There are ceilings made from architectonic concrete, and through the frames one can see the grain of the softwood, Oregon pine, that was used to cast them. Graceful staircases, moulded out of architectural concrete, link one level to another.
The museum presents international exhibitions and projects from all areas of contemporary art. At the time when Pei was commissioned to design the museum, the collection of art works was only just beginning. This meant that the architect was unable to create tailormade rooms for specific works of art. Even though Pei’s design was not geared to specific works, it is nevertheless not neutral: just as the form of the building resulted from the situation in the location, the positioning of some of the works of art will result from the situation in the building. Art and architecture are automatically linked closely with each other. The architecture does not try to dominate art, it simply wants to provide it with a framework.
Architect I. M. Pei
Ieoh Ming Pei envisioned a new type of museum: a popular museum that allows the public to circulate freely while enjoying a pleasant visit.
Ieoh Ming Pei was born in Canton, China, in 1917. He moved to the United States in 1935 and studied at the University of Pennsylvania, Philadelphia, then earned a degree from the Massachusetts Institute of Technology (MIT) in Cambridge, Boston, in 1940. He then followed the teachings of Walter Gropius and Marcel Breuer at the Harvard Graduate School of Design (master in 1942 and doctorate in 1946). In 1955 he became an American citizen and joined with Eason Leonard and Henry Cobb to form his own firm which was to become Pei, Cobb & Partners.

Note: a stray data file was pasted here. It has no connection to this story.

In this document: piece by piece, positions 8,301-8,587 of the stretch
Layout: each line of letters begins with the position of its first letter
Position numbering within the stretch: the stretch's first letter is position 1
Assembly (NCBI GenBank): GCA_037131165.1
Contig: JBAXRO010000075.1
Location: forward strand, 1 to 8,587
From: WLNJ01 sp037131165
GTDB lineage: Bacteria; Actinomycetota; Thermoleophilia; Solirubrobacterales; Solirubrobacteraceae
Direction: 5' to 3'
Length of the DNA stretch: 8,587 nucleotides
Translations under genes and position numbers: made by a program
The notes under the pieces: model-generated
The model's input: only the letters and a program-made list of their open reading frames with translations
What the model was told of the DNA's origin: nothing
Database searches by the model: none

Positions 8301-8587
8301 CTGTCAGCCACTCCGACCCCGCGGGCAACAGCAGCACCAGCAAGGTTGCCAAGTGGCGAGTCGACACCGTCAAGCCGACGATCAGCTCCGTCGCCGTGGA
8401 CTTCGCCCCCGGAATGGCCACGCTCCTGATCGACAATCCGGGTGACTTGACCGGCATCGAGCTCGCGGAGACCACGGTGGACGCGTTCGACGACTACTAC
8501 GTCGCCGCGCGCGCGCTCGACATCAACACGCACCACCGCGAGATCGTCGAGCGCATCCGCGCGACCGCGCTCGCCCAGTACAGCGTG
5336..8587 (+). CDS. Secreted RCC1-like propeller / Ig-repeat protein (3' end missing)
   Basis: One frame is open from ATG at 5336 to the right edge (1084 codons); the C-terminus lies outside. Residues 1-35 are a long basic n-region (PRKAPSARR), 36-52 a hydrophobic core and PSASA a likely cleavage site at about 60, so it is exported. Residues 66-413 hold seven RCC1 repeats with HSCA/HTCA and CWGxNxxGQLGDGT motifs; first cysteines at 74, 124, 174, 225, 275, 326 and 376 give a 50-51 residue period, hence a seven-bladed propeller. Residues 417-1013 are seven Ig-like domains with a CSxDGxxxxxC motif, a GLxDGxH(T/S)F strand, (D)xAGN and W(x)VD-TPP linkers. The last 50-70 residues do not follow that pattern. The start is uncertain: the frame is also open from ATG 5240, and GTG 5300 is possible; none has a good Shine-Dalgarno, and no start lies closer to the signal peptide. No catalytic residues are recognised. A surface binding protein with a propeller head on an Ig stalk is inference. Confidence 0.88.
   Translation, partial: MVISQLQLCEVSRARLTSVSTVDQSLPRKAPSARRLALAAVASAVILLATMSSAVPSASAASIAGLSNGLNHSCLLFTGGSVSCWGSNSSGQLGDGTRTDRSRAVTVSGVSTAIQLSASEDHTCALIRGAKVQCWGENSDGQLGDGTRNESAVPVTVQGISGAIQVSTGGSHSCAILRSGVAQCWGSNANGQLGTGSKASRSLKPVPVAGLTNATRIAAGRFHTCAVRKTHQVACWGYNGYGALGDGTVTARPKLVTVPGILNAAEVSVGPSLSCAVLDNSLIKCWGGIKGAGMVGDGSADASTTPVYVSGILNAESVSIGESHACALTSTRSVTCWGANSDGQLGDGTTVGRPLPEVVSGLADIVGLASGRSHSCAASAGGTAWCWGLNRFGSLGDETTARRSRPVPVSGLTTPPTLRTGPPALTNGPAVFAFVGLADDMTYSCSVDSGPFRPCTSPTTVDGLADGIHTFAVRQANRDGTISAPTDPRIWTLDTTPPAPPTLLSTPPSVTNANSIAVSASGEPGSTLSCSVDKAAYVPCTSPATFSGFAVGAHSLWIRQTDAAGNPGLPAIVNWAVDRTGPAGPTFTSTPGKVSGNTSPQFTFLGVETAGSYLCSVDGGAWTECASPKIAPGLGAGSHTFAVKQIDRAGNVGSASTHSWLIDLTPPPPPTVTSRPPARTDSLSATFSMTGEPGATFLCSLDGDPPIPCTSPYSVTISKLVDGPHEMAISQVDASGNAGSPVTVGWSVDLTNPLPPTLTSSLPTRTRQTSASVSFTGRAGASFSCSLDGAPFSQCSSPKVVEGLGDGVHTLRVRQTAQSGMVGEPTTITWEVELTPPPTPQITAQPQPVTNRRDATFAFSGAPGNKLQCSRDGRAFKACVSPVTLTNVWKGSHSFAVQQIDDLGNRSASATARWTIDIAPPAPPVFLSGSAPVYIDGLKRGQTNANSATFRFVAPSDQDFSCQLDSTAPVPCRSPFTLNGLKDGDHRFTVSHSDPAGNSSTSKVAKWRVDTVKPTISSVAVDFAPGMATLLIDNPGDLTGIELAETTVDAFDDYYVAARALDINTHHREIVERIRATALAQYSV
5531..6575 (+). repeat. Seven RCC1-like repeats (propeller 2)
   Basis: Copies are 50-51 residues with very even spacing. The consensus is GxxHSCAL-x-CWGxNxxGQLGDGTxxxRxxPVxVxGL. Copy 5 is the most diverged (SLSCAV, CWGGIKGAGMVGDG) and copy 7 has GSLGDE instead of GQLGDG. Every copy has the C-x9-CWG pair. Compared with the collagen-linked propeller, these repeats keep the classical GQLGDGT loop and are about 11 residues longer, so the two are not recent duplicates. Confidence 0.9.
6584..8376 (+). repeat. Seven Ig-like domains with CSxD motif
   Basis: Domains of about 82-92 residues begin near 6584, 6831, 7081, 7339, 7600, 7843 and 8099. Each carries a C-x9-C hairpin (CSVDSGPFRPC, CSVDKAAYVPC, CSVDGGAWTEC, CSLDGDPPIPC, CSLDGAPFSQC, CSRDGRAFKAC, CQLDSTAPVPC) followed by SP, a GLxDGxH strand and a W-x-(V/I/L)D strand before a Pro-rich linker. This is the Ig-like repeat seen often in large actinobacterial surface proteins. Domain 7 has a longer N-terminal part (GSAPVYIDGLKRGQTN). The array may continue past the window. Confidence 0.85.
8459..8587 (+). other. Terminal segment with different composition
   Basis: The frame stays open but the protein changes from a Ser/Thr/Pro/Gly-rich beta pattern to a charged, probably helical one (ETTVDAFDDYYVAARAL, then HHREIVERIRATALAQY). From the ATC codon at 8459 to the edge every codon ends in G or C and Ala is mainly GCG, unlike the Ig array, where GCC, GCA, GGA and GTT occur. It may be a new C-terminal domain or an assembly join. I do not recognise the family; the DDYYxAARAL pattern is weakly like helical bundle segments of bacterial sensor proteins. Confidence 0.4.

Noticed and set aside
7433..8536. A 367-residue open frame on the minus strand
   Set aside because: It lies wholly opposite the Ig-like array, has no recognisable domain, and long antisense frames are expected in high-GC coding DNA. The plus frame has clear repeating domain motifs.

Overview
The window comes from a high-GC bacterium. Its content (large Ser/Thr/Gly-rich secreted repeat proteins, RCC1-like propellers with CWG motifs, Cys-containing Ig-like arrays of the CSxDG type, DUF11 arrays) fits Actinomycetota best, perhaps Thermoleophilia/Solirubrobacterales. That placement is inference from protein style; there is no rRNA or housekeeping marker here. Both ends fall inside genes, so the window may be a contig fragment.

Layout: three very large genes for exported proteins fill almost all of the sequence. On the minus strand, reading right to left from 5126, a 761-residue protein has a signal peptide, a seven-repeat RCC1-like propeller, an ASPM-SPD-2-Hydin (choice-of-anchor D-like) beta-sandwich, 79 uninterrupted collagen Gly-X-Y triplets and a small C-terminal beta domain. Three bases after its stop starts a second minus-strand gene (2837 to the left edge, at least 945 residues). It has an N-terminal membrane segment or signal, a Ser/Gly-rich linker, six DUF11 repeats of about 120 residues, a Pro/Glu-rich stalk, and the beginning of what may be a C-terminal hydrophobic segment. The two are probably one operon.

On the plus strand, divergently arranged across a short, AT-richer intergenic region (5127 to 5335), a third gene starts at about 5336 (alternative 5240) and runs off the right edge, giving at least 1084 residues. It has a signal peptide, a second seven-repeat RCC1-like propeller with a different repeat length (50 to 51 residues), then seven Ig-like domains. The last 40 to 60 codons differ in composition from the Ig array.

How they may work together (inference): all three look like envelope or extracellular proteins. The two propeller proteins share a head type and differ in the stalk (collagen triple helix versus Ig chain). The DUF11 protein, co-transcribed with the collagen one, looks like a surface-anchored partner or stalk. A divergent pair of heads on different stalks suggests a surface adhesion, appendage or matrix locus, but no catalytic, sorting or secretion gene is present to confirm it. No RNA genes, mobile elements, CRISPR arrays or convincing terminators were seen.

Pei worked on urban planning and innovative real estate projects right from the start of his career, but his international recognition mostly stemmed from the construction of buildings such as the J.F. Kennedy Library in Boston, the Dallas City Hall, the Jacob K. Javits Convention Center in New York, the Gateway Towers in Singapour and the Bank of China in Hong Kong. Today, his projects are numbered in the hundreds throughout the world. Over the entire span of his career, Pei has designed first class museums such as the Des Moines Center in Iowa, the East Wing of the National Gallery in Washington, the West Wing of the Museum of Fine Arts in Boston, the reorganisation of the Louvre in Paris and the extension of the Deutsches Historisches Museum in Berlin.
Pei has been honoured with a multitude of distinctions and prizes such as the prestigious Pritzker Prize in 1983. The jury’s reasons for granting Pei the Prize are as follows: “Ieoh Ming Pei’s work ranks amongst the most beautiful and important projects of this century. The import of his work stretches far beyond any purely formal considerations because he has always shown an interest in the fabric and context in which he works, and has refused to limit his work to solely architectural problems. The high degree of finish and the quality of his chosen materials bring his work close to poetry”. In 2006, Ieoh Ming Pei is opening three new museums: the Musée d‘Art Moderne Grand Duc Jean in Luxembourg, the Suzhou Museum in China, and the Museum of Islamic Art in Doha, Qatar.